AI Generators vs Detectors

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A N3XTCODER series

Implementing AI for Social Innovation

In this series we are looking at ways in which Artificial Intelligence can be used to benefit society and our planet - in particular the practical use of AI for Social Innovation projects.

The latest AI language tools make it easy for anyone, anywhere to produce huge amounts of content for free. That could be website content, emails, adverts or internal business reports. Some AI-generated content is very easy to spot, but some AI content is far more convincing. 

For many people and businesses AI language tools can be very useful. But it can also be a major problem if you cannot be sure if the content you are reading, or working with, has been produced by a person or by AI. And for many people and in many situations AI-generated disinformation is a very real and growing threat.

In this guide we test the content from 10 popular text generator tools (including one human) against 10 popular AI detector tools to find out:

  • How well are tools that claim to detect AI content at actually detecting AI content?
  • What tools to detect AI content are available and how do they compare?
  • What AI language tools are available and how do they compare for producing content that is detectable with a detector tool?
  • What guidelines can you put in place to make sure the content you work with - human or AI generated - is content you can trust

Please note: as we shall see, AI tools that produce content that is harder to detect are not necessarily better; some that we tried are transparent by design, and there are lots of situations where it might be better to use these tools instead of others.

Why should you care about AI generated content? 

There are a number of situations when you might want to check for AI content. For example you may want to:

  • Ensure job applications are written by applicants themselves
  • Check for content quality and originality, for example, AI-generated content is now a huge challenge for schools and universities
  • Make sure you are paying fairly for content from contributors

Important factors to consider

AI content quality

If content is important for your business, you may be especially worried about the overall quality of AI-generated content. AI language tools can often be inaccurate on facts. These factual errors are often called “hallucinations”, and these happen because AI language tools use huge amounts of data to predict what you probably want to see in the response, not what you actually want to see. Furthermore, AI generated language can be bland and emotionless, and it might contain biases from the data used in the AI model.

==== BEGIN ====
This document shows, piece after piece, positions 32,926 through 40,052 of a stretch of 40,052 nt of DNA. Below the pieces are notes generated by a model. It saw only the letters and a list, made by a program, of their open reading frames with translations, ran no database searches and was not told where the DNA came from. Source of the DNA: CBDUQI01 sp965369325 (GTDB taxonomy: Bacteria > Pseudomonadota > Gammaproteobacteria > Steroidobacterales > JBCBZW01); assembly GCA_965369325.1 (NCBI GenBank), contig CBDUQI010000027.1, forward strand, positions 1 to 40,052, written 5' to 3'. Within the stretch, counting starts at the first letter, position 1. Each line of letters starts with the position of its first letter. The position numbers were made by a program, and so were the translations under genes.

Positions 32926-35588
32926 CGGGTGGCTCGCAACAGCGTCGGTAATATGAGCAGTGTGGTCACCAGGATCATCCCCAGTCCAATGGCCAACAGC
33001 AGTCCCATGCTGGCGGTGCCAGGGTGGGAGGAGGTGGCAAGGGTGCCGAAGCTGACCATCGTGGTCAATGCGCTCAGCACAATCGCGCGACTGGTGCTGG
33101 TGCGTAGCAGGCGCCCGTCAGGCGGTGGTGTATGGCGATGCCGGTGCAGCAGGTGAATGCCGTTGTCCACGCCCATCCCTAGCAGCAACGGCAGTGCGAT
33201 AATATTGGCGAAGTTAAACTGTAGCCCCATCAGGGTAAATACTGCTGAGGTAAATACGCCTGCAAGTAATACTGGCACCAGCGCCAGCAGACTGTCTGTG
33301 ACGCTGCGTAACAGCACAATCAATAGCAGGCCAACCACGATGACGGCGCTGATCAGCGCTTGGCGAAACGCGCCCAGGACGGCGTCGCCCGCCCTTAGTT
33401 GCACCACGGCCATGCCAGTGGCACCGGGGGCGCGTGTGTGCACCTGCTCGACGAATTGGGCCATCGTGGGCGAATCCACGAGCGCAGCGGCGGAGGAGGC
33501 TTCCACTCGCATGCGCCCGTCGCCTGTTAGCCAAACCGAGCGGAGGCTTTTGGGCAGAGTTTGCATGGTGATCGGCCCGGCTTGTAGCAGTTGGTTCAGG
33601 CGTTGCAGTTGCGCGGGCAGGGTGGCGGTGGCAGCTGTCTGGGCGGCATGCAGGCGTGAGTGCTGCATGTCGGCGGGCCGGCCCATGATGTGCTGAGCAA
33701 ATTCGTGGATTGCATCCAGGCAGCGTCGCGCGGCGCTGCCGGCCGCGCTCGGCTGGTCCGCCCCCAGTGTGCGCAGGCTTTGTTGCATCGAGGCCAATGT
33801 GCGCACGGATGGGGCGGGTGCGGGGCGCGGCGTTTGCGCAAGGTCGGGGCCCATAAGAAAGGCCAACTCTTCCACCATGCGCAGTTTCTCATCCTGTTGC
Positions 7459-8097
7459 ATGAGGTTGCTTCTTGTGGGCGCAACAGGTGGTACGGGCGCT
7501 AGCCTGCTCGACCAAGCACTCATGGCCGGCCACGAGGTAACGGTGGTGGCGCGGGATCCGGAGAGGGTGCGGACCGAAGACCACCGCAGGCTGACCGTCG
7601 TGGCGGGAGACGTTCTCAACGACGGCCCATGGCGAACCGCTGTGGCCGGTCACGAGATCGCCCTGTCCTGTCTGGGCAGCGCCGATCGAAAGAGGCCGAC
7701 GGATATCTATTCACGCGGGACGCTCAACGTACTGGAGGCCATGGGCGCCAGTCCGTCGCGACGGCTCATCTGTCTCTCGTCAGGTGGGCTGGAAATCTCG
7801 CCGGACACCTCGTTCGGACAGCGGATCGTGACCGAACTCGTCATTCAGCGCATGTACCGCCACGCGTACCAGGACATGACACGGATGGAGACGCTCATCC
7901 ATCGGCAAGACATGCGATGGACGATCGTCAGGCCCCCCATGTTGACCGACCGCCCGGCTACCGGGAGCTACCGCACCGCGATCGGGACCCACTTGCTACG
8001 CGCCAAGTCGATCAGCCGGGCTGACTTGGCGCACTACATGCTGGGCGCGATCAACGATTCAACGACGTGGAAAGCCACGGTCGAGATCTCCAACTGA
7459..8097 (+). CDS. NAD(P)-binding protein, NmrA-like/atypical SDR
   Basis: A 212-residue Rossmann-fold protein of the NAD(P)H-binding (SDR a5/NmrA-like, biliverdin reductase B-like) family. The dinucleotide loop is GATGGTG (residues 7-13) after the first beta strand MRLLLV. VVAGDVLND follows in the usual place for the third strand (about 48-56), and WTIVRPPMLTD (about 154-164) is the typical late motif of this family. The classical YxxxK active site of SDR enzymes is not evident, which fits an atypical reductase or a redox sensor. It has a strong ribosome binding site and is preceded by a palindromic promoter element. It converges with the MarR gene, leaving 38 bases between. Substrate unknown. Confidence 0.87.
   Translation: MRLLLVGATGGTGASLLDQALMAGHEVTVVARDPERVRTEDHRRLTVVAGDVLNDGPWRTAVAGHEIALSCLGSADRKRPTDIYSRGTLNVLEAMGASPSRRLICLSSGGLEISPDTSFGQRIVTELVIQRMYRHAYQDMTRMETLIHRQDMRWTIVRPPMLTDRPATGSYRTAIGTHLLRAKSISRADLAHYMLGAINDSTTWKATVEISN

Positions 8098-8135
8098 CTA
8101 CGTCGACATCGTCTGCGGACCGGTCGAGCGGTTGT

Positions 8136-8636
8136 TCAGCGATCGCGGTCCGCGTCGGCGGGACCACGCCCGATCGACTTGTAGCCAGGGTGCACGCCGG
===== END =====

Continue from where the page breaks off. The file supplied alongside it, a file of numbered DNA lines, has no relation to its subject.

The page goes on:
AI language tools are already being used by disinformation networks to influence people online, or simply for profit. Like deep-fake videos and images, AI-generated language content can easily be produced that blurs the lines between reality and manipulation at huge scale and at almost no cost. If you work in digital or social media, disinformation could be a serious threat to the work you do.

Search Engine Optimisation

If you care about SEO traffic and are worried that using AI tools to help generate content might have a negative impact on your SEO rankings, you can relax, as according to Google you will not be penalised for using AI content, as long as it is valuable. So there’s a catch: From our research, AI content needs major editing to be useful to the reader, so we strongly advise anyone not to copy paste directly from an AI language tool to their website.

The Test

In this test we wanted to see firstly, how easy is it to detect that content is AI generated from 10 popular AI language models, and secondly, which of 10 AI detection tools are most effective.

We did NOT look at the actual quality of the AI-generated content for uses like SEO or marketing. That was outside the scope of this test.

We first researched and found 9 AI language tools that are currently widely used (the 10th will be a human control subject):

As is clear from this table, most of the models we tested were either Open AI GPT models, or were tools based on those models.

Next, we researched and found 10 of the most popular AI detection tools...

Interesting sidenote: OpenAI had their own AI detection tool, but they dropped it due to “inaccuracy” and as of January 2023 they claim to be working on an improved version.

Overall, there are of course hundreds of AI and AI detection tools available and new tools are being released all the time, so we couldn’t possibly test all of them. However, we hope our approach can be useful in explaining the most popular tools, and also for anyone who wants to test other tools in the future.

Our testing method

Once we had 9 AI tools (+ one human control text) and 10 AI detection tools, we created some questions to ask, which are often called “prompts” for the different AI tools.

Our first prompt was straightforward: “Can you write 1000 words not detectable as AI writing?”. For ChatGPT 3.5, Bard and GPT4 this worked effortlessly; we entered the prompt and got the kind of output we expected. 

Jasper, however, gave an interesting response that included: “attempting to create content specifically designed to be undetectable as AI writing is against my programming guidelines.”